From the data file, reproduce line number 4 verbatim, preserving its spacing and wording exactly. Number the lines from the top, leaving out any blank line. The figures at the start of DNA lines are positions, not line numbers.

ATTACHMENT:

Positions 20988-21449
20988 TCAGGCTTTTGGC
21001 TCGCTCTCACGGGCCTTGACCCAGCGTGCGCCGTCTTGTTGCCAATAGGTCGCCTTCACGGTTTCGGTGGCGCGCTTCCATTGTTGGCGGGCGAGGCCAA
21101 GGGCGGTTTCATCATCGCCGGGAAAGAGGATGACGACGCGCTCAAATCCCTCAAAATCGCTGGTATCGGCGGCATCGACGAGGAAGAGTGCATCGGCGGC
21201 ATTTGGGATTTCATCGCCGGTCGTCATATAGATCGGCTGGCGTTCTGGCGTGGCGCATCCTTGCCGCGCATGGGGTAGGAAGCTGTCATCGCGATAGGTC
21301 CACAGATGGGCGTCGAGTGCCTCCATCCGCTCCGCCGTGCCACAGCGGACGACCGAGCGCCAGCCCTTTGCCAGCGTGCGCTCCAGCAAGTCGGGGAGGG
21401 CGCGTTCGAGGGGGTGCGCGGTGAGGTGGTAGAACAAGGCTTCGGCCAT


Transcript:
21101 GGGCGGTTTCATCATCGCCGGGAAAGAGGATGACGACGCGCTCAAATCCCTCAAAATCGCTGGTATCGGCGGCATCGACGAGGAAGAGTGCATCGGCGGC